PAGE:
a photographer from the past makes slow instant portraits
the method is straightforward: i set up my camera with a few sample portraits and wait. on most days, the installation arouses curiosity even before i am ready.
working with a box camera slows things down – time for sitters and bystanders to tell their stories of portraits, to talk about photography here and today, in the past and in different cultures.
it happens that skateboarders argue about the original and the copy. the smell of developer coming from the camera reminds retired photographers of their early darkroom work. spectators estimate the just price of a hand-made instant portrait. a man from syria recounts having his first passport photograph taken with a box camera in the 1960s. younger clients debate whether a unique print is mainly awkward for sharing in social networks – or rather a precious object …
some portraits become gifts, some may remain with the sitter. some travel in wallets; others are proudly exhibited, nicely framed, on living room walls.
as soon as i find time, i write down the tales of the day in my notebook.
a few sample portraits from recent projects:
the drawing above is by andy fischli.
how it works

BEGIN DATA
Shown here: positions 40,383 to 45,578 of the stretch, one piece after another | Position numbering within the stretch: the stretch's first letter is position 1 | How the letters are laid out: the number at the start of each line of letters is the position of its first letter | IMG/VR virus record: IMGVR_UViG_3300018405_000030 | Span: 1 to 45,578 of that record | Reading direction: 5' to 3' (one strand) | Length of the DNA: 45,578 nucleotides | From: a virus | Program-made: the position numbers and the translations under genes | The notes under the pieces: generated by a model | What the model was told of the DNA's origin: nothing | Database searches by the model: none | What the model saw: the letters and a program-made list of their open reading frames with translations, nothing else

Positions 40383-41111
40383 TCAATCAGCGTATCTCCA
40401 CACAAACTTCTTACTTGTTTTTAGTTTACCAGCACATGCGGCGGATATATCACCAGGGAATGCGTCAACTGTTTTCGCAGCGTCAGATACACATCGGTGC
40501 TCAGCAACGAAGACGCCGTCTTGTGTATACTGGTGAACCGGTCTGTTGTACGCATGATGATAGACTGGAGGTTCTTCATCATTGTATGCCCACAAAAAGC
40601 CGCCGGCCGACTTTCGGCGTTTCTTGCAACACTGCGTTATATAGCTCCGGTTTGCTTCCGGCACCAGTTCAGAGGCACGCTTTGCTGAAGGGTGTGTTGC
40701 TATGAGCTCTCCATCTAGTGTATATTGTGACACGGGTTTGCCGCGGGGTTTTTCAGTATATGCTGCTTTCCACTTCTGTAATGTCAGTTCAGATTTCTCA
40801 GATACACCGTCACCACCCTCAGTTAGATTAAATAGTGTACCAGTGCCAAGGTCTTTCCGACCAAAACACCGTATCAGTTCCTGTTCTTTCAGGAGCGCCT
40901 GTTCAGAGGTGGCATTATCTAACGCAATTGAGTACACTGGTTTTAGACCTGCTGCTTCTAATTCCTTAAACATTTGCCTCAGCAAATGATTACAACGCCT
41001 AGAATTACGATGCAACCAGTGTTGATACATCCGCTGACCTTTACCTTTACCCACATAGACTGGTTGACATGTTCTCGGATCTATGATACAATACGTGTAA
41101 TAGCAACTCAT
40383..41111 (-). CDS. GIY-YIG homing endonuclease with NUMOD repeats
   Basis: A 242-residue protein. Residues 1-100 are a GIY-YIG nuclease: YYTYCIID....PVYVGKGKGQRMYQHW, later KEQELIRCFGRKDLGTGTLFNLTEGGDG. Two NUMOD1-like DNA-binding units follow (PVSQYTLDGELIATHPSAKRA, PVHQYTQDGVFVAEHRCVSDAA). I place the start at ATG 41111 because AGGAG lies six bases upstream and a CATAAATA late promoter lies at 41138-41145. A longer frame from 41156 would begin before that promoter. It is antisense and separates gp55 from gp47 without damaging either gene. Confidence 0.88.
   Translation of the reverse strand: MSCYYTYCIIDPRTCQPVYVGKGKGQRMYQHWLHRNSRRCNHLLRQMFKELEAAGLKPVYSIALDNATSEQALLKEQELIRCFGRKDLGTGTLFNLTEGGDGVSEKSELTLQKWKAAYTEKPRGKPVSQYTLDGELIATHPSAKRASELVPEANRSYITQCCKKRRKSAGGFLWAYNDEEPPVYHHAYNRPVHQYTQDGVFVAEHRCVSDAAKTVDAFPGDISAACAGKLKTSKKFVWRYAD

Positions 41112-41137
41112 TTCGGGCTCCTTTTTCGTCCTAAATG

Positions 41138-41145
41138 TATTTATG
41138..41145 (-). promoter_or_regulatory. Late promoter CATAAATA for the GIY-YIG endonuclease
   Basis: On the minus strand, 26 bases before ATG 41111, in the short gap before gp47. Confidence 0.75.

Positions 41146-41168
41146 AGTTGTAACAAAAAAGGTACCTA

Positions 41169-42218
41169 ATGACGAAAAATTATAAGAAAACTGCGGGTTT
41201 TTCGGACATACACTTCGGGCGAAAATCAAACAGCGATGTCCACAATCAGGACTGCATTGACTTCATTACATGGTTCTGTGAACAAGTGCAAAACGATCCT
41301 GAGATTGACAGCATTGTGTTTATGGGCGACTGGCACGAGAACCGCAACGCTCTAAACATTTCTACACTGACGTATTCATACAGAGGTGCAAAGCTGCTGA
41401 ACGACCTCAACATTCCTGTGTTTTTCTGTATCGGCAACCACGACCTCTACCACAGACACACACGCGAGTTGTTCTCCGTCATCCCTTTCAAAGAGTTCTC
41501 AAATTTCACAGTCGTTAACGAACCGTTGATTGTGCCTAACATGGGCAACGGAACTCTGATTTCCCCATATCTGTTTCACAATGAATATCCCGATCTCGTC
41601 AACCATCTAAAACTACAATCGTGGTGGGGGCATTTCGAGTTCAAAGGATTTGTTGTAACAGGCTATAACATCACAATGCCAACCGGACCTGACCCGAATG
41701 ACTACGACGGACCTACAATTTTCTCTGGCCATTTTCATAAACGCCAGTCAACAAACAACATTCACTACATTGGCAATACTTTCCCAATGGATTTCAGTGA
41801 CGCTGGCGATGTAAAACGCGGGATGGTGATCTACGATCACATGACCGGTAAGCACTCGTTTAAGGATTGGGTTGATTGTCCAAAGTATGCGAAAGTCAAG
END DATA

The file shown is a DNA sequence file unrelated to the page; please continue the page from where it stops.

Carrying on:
the making of a box camera portrait in five steps (photos by raphael good):
pose, composition and focus
metering the light, camera settings
counting to three: ne bougeons plus!
developing the photo inside the camera
watering the print
the portraits are usually 4 x 5 inch or half that, similar in size to smartphone screens, cartes-de-visite or prints we find in our grandparents photo albums.
the original unique prints remain with the sitters. i keep scans of some portraits (if i may) and fill my notebook with anecdotes.
box camera portrait, travelling in wallet
the afghan box camera
a street portrait photographers’ workhorse and a combination of camera and darkroom: the same box serves for taking pictures and developing them (within a few minutes). archaic ancestors of photo booths and polaroid cameras, variants of these devices were used all over the world.
in afghanistan they are called kamra-e-faoree. there are also indian, russian, latin american, african and european models. here you see pascual miralles, a ‘fotografo minutero’, taking portraits in spain. a box camera turns even up in ‘the good, the bad and the ugly‘. and this video shows qalam nabi at work in kabul where box camera portraiture was still widespread a few years ago.
the book ‘box camera now’ by lukas birk (2020) is an anthology of work by ‘neo afghan boxeurs’ (i am on page 264). a companion website to the book has more photographs, some historical background, films …
my replica is inspired by the ‘afghan box camera project‘ (by lukas birk and sean foley). modifications to the basic model permit to mount different optics and to use paper and film up to 8 x 10 inch (20 x 25 cm). the camera was built during a residence at the studio buchegg (thanks again to beat for the woodworking support).
projects and selected series
bookings for festivals, exhibitions, events or portrait sessions at the studio: please call or write an email.
my box camera under a starry sky (drawing by andy fischli)